The panel also voted 10-0 to approve a measure that would extend the immunity offered to those reporting overdoses to law enforcement to professionals that dispense opioid antidotes.

“Every second counts when reacting to an overdose situation,” said Assemblywoman Nancy Munoz, R-Union.

“Allowing more first responders and other professionals to administer this critical first aid without fear of legal repercussions will help prevent more unnecessary tragedies,” said Munoz, who is a registered nurse.

Nationally, the rates of heroin addiction and overdose deaths are on the rise in recent years, a surge experts believe is tied to the broad availability of prescription painkillers.

And in New Jersey, an estimated 800 people died from prescription painkiller or heroin overdoses in 2012, according to the State Medical Examiner’s Office, marking a steady and dramatic increase over several years.

This year, the Bergen County Prosecutor’s Office has reported 24 fatal heroin overdoses through the first seven months of the year.

Governor Christie has also been emphasizing addiction services in recent weeks, including expanding a prescription drug monitoring program earlier this month and last week announcing increased funding for a program that helps keep mothers with their children while receiving treatment for addiction.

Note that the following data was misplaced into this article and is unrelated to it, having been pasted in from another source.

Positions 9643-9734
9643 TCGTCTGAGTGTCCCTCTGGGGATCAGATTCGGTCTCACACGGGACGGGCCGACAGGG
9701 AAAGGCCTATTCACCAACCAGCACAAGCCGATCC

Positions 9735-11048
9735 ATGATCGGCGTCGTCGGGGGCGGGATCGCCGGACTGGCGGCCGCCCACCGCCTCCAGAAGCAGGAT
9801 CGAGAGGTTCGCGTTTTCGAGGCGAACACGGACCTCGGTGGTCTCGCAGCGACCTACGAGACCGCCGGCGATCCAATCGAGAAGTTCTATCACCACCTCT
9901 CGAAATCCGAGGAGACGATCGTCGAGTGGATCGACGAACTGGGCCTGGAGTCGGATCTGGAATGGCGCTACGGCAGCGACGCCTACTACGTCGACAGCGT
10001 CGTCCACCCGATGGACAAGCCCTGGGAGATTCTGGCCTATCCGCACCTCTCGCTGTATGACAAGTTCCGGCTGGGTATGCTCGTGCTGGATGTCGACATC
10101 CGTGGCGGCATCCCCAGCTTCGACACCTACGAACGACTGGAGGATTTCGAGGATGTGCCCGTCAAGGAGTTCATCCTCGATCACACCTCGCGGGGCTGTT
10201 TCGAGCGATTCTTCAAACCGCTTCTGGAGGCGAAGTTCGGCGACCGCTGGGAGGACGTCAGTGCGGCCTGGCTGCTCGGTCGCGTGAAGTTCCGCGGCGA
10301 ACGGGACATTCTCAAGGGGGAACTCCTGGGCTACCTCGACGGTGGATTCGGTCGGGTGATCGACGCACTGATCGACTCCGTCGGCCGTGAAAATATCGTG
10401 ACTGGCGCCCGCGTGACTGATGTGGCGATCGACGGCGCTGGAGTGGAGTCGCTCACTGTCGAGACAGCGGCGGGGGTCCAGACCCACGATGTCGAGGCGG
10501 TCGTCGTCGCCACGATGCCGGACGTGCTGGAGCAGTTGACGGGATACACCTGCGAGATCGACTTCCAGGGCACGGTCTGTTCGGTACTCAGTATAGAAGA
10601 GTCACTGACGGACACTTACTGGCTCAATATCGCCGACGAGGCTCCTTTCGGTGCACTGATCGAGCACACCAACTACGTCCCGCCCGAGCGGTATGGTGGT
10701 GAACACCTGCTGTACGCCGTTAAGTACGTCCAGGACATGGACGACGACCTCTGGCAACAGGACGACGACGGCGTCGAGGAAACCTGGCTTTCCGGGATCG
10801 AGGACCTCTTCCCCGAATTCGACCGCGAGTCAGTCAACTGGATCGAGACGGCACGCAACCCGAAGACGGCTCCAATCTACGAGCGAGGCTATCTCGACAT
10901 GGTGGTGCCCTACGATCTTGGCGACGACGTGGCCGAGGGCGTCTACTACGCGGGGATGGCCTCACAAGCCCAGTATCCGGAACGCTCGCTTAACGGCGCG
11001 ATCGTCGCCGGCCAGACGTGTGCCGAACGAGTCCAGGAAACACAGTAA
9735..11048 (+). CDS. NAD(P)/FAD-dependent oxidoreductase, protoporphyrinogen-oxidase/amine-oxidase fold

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Fiocchi: NJ has met goals to reduce carbon emissions

Source: NJ Spotlight -

The Legislature yesterday moved on two fronts to prevent the state Department of Environmental Protection from repealing rules that let New Jersey formally opt out of a regional program designed to curb greenhouse-gas emissions.

Sam Fiocchi

Sam Fiocchi

Assemblyman Sam Fiocchi (R-Cumberland), who voted against the resolution, argued that New Jersey already has met its goals to reduce carbon dioxide emissions (one of the biggest sources of greenhouse-gas pollution).

“This ‘cap and trade’ program is nothing more than a ‘cap and tax’ scheme that hurts New Jersey consumers and businesses. This legislation will increase costs to ratepayers and drive jobs out of New Jersey without any benefit,’’ he said.

The actions by the state Senate and Assembly Regulatory Oversight Committee in largely partisan votes reflect a lengthy dispute between lawmakers and the Christie administration over the latter’s decision to pull New Jersey out of the Regional Greenhouse Gas Initiative (RGGI), a program endorsed by the Legislature in a law it enacted.

The backstory: Environmental groups sued the state arguing that it sought to get out of the RGGI program without holding public hearings, and a state appeals court agreed. In response, the DEP looked to repeal the rules directing it to enter the probate through a public hearing. The Legislature is contending the repeal is inconsistent with legislative intent.

The identical resolutions adopted by the Senate — in a 23-14 vote with only Sen. Christopher (Kip) Bateman siding with Democrats — and in a 3-2 vote along partisan lines in the Assembly Regulatory Oversight Committee aim to prevent the DEP from adopting rules allowing the state to exit the RGGI program.